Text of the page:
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Reviews » DVD Video Reviews » Fairy Tale - A True Story
Fairy Tale - A True Story
Paramount // PG // November 11, 2003
List Price: $19.99 [Buy now and save at Amazon]
Review by Holly E. Ordway | posted November 19, 2003 | E-mail the Author
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The movie

Fairy Tale: A True Story is the story of two British girls who claim to see fairies in the woods at the back of their home. In itself, that's easy enough for the adults to dismiss as childish fancy, but when the girls produce actual photographs of these fairies, a storm of attention brews up, drawing in such famous men as Sir Arthur Conan Doyle and Harry Houdini, both profoundly interested in the supernatural and the paranormal. Fairy Tale is a cute movie, a reasonably entertaining piece that fits squarely into the "family entertainment" box. It's also a movie that feels like it wanted to be something more substantial.

When a modern eye looks at the "fairy photographs," they're so obviously faked that it's amazing that anyone believed in them for a moment. But they did: not just uneducated people, either, but educated and presumably intelligent people as well. Some of the answer lies in the novelty of the photographic process (we're much more familiar with it and aware of how photographs can be faked), but that's not the whole story. What made these photographs so compelling?

The film shows us part of the answer in the social context of the story: in the midst of World War I, popular culture in England and the United States became fascinated with "spiritualism" and "theosophy": various names for ideas about how people could communicate with the dead, or see angels and guardian spirits, and so on. It's no surprise, then, that the claim of actual photographic proof of fairies (and thus some sort of spiritual life beyond ordinary human experience) was taken up with such enthusiasm by devotees of spiritualism.

Another key part of the story is in the personalities of the key people involved, particularly Sir Arthur Conan Doyle (Peter O'Toole), who is the prime mover in bringing the fairy photographs to the public eye. Conan Doyle is quite accurately portrayed in the film, as a kindly but gullible man, and one who was stuck in antiquated ideas about class; one telling line of dialogue has him comment that there was no way that two young and "working-class" girls could have faked the photos.

Again as in real life, Houdini (Harvey Keitel) is portrayed as the skeptic: as a master of illusion himself, Houdini was well aware of how seemingly "magic" occurrences could be faked, and devoted endless energy to exposing false mediums. However, the historical Houdini's exposés were motivated by his longing to communicate with his dead mother: he wanted to discover a medium who was not a fake, one who would truly let him speak with the dead and not just fool him into believing that he had. This aspect of Houdini's motivation is left unexplored in the film, although it would have formed a nice counterpart to Conan Doyle's willingness to rationalize just about anything if it bolstered his faith.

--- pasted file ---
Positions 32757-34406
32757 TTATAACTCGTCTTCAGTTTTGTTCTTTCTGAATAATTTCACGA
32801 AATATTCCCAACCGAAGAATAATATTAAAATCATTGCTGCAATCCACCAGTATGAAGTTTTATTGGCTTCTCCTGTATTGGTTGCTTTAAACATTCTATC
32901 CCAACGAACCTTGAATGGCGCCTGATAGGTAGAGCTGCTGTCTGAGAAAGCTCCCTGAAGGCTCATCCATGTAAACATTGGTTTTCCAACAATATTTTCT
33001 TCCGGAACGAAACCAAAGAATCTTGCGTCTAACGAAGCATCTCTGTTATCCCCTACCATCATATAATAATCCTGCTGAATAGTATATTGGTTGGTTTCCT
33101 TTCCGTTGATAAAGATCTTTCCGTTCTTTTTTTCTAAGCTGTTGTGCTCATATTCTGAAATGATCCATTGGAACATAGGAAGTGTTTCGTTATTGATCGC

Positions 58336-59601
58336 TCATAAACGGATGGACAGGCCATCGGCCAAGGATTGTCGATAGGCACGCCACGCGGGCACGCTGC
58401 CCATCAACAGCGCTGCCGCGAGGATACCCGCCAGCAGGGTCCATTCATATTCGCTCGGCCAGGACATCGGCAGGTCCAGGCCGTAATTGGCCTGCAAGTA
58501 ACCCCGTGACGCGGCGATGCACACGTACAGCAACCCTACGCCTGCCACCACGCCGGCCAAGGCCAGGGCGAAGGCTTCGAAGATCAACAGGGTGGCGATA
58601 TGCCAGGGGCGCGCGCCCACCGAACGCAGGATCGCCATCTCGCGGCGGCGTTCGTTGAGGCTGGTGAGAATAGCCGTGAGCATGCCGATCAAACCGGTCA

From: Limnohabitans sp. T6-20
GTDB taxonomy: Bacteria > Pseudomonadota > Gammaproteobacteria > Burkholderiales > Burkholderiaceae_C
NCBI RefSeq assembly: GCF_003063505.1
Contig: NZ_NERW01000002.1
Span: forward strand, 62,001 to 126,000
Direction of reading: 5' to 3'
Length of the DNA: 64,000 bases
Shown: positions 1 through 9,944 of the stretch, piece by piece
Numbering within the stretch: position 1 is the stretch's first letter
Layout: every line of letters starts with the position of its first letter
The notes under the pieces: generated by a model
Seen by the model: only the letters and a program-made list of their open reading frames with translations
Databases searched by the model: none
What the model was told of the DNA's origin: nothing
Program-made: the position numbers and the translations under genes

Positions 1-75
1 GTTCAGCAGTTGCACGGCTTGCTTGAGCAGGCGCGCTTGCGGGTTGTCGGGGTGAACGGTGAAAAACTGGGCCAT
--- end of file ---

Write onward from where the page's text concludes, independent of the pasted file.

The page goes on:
In a nice touch, the photographs that we see in the film are, in fact, the "real" photographs taken by the original two girls, including this most famous one:

In a sense, though, Fairy Tale chooses not to have the power that it could have, if it had really explored the ideas of the power of belief and how the desire to believe in something can blind people to the truth. It's the tension between truth and lies, the desire to believe and the desire to know the truth, that makes Fairy Tale an fascinating story. Unfortunately, as the film moves on into its last third, it moves away from exploring those interesting areas of the human heart, and sticks to a more conventional wish-fulfillment fantasy. The motivations and reactions of the girls aren't really developed, which isn't such a surprise considering that the film, at this point, is moving away from its basis in established fact and character, and toward a fantasy ending (in real life, the girls eventually admitted that they'd faked the images and explained how they'd done it). The plot thread of the investigative reporter is turned into a comic piece, which doesn't fit the tone of the film as a whole, and any potential loose ends are tied up neatly, leaving viewers nothing to wonder about. It's a light-weight and reasonably entertaining film, but I can't help wishing that the story of the "Cottingly Fairies" had been given a bit more depth.

The DVD

Video

Kudos should go to Paramount for doing what every studio should do: putting the film in its original widescreen aspect ratio, and not trying to palm off a pan-and-scan cut as "family friendly." Fairy Tale: A True Story appears in 1.85:1 widescreen, and is anamorphically enhanced. The image quality is excellent, with natural-looking colors, plenty of detail, a clean print, and solid contrast.

Audio

The soundtrack for Fairy Tale is not very demanding, as it's mostly dialogue-based with only a few surround-worthy moments. The Dolby 5.1 soundtrack is more than ample to provide a nicely clean and clear sound; a Dolby 2.0 and a dubbed French 2.0 track are also included, as are English subtitles.

Extras

There are no special features on this DVD.

Final thoughts

Fairy Tale: A True Story takes the fascinating history of the "fairy photographs" and uses it as a basis for a reasonably interesting family film. It could have been a lot more substantial, but even so it's a pleasant evening's viewing, and particularly for families with children in the age range of the characters (around 8-10) it's recommended.

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